Saturday, August 27, 2016

“Just Words?" campaign doesn’t threaten speech rights at UW-Milwaukee

The Inclusive Excellence Center’s goal to educate on disrespectful words does not equate censorship

Students at the University of Wisconsin-Milwaukee are upset with an organization that is attempting to dissuade people from using certain terms in their everyday language.

Words and phrases like “thug,” “crazy,” “ghetto” and “man up” are being discouraged by the Inclusive Excellence Center, in their “Just Words?” campaign.

“Through ‘Just Words?’ we seek to raise awareness of micro aggressions and dismissive terms, their impact, provide an insight into their meaning,” their website states. They add: “We are not seeking to tell people what they can/cannot say.”

The campaign has its detractors, however, and some students are saying that their free speech rights are being threatened.

That is hardly the case. Raising awareness about the negativity that these words have is a far cry from restraining personal freedoms, and the Inclusive Excellence Center should be free to promote their program of tolerance. The organization itself recognizes that people are free to speak as they wish -- their mission is to educate, not mandate.

There was a time when speech on the campus of UWM was threatened. I should know -- I played a part in the story. The student government had attempted to pass a “Sedition Act” aimed at restricting libelous and slanderous speech directed toward the Student Association. Any criticism against the SA could result in litigation, although most legal experts agreed the law passed by the student lawmakers would have been hard to enforce. From the fine reporting of Isral DeBruin and Jonathan Anderson, then of the UWM Post:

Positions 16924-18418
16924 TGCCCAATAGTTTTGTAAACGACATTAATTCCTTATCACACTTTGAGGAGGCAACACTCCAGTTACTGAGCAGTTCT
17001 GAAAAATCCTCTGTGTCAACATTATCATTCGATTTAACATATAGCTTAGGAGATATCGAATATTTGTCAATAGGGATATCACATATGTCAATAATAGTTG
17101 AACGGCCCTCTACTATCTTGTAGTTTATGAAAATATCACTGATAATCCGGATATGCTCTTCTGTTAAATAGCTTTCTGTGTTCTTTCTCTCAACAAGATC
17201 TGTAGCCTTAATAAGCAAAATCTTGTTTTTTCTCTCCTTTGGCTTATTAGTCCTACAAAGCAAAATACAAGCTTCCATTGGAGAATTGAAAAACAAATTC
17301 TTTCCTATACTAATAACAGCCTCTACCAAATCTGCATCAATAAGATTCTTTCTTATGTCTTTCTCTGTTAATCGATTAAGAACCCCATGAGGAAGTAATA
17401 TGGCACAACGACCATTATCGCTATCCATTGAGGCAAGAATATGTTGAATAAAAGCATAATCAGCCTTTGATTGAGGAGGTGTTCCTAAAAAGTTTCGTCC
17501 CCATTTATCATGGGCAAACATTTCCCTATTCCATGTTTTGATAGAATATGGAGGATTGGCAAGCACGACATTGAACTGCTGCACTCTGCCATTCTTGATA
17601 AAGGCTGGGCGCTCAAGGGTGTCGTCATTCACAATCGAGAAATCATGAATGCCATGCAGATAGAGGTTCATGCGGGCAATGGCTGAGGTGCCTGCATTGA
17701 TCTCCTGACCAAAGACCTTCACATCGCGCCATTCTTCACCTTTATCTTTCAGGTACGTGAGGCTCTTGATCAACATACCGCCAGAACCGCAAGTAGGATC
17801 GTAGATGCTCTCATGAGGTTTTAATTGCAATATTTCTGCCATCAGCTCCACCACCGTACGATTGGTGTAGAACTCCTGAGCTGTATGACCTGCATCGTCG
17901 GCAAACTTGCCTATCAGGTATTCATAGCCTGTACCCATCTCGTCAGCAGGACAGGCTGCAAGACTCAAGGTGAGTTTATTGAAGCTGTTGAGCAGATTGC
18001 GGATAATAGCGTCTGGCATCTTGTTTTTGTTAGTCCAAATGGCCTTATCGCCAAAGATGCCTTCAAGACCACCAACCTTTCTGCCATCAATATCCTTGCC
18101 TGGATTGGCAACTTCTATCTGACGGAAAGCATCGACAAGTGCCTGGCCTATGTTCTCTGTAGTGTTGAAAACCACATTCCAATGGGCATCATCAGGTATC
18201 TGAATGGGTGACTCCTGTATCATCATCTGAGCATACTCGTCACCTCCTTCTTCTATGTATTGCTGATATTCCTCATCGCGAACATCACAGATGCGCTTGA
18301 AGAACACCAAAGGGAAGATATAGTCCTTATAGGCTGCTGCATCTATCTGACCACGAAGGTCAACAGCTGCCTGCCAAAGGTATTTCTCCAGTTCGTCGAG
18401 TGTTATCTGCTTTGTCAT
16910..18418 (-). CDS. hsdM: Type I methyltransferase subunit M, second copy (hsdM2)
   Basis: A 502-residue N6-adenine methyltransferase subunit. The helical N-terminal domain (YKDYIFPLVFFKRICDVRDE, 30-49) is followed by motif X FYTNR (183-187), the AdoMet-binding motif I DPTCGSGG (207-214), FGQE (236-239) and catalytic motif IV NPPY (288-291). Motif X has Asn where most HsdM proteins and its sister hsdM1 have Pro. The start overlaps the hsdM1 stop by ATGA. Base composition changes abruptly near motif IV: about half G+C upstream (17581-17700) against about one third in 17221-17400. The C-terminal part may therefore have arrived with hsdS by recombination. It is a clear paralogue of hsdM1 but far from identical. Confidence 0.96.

Had the act become law, David Pritchard, a UWM media law professor, said there is no question it would have been ruled unconstitutional.

"The so-called 'Sedition Act' is unconstitutional on its face," Pritchard said. "Any state or federal judge in Wisconsin would declare the 'Sedition Act' to be unconstitutional in a heartbeat."


Pritchard pointed to a landmark U.S. Supreme Court case in explaining the flaws of the Sedition Act. New York Times Co. v. Sullivan (1964), Pritchard said, established that units of government can't sue for libel in the United States.


"Under American law, units of government cannot be libeled," Pritchard explained. "One of the flaws of the 'Sedition Act' is that it apparently can be activated only by 'libelous or slanderous communications regarding the SA,'" Pritchard continued, quoting the act. "But the SA as an organization can't be libeled."
At the time, I also worked at the Post as the editor of the opinion pages. I wrote many critical articles of the student government during my tenure, and had the measure passed it would have directly affected what I could write about. I spoke out against the SA’s attempt to undermine free speech on campus:

Having attended UWM during a time when speech rights were truly being threatened, I can honestly say that the current situation involving the “Just Words?” campaign isn’t at all the same. “Just Words?” intends to provide information on words that can cause stress for other students on campus. It doesn’t say these words can’t be spoken -- nor does it provide a recommendation for punishment if they are.

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